The two light beam components from the second coupler 118 are respectively delivered to first and second multi-mode fibers 120 and 122 for reducing a degree of the spatial coherency of the beam components. The first and second multi-mode fibers 120 and 122 are optically coupled with the third 3 dB optical directional coupler 124. The second multi-mode fiber 122, which is longer the first multi-mode fiber 20, has a length so selected that the second light component transmitted through the fiber 122 is delayed by a time τ(=(2m+1)/2f) from the first light component transmitted through the first multi-mode fiber 120. The first or second multi-mode fiber 120 or 122 has an optical attenuator 126 inserted therein to equalize the intensities of the two light components transferred to the third 3 dB optical directional coupler 124 with the modulation phase φ=π/2. In the third 3 dB optical directional coupler 124, the two light components are composed, that is, the optical powers are substantially subtracted one from the other, as previously described referring to the equations (1) and (2). Accordingly, the third coupler 124 supplies an optical signal of the phase bit to the photo-detector 36.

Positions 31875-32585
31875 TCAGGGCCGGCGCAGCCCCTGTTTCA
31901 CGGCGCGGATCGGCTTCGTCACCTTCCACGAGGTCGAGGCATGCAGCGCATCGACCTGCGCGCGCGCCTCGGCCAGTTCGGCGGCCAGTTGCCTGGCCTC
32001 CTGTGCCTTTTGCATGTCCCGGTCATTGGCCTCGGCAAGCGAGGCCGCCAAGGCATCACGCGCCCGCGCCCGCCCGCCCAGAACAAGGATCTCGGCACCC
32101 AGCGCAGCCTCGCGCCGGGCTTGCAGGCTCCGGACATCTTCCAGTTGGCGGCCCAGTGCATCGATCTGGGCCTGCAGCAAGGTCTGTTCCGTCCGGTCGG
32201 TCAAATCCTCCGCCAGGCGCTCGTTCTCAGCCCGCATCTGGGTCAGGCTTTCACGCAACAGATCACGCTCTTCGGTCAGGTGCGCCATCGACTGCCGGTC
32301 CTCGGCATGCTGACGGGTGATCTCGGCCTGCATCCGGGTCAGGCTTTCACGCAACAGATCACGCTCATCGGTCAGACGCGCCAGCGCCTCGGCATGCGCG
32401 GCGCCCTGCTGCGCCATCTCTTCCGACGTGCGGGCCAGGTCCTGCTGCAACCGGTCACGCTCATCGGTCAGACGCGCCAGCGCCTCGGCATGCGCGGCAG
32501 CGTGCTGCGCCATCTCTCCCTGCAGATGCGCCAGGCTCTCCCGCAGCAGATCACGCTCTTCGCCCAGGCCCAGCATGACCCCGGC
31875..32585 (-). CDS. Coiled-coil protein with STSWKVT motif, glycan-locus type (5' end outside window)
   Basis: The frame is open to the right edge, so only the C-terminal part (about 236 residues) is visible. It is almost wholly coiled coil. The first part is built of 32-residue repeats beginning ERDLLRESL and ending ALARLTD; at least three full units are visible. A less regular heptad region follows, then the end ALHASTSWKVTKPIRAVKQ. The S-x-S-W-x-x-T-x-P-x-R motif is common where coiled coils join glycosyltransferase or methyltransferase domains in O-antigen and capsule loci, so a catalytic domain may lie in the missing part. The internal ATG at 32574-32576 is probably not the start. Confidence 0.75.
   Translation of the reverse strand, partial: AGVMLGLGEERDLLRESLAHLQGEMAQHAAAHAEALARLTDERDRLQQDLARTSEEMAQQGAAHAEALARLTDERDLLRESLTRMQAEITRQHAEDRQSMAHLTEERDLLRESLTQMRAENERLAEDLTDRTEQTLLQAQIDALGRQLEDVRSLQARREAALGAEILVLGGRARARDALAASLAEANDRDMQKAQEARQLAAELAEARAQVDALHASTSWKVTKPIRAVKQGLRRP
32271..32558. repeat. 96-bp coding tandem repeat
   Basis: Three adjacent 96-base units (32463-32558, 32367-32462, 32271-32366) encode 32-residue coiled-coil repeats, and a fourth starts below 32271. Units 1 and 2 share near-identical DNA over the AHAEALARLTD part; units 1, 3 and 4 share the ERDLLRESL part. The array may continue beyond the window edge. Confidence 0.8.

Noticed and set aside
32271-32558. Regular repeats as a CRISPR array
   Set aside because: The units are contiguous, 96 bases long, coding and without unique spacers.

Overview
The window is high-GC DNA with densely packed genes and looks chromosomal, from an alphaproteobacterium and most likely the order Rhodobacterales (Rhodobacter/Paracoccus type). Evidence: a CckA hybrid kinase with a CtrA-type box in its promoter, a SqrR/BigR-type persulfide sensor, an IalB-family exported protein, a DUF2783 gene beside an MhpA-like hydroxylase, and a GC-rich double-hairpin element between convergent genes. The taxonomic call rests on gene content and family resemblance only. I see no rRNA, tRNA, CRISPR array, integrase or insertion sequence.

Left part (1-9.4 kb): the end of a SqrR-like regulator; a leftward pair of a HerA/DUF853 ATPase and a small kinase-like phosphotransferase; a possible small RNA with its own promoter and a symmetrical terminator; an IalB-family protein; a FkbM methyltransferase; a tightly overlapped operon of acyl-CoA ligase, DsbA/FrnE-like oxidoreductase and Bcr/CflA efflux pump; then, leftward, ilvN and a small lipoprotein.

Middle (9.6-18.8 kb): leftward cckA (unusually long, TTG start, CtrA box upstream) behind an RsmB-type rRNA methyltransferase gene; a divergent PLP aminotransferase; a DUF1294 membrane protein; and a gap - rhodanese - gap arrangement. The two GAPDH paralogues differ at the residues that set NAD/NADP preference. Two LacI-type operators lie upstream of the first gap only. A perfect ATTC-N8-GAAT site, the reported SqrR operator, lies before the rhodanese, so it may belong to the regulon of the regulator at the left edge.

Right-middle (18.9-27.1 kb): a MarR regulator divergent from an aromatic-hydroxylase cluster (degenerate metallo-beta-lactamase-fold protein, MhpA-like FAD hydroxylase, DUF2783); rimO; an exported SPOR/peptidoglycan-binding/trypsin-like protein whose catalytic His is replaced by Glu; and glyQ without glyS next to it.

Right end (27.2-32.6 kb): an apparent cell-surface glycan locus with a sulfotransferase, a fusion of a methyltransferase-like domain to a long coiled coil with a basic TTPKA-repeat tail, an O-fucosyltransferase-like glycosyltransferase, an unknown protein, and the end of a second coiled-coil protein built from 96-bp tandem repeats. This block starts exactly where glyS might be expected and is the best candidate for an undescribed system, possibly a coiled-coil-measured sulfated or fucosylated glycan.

The embodiment shown in FIG. 12 uses the multi-mode fibers 120 and 122 for reducing the spatial coherency of the beam components from the second 3 dB optical directional coupler 118. When the fibers 120 and 122 are each than the coherent length of the coherent light source, those may be replaced by single mode fibers. The reason for this is that, under this condition, the time coherency of the light beam components may be reduced and thus the subtraction process of the optical powers in the third coupler 124 is little influenced.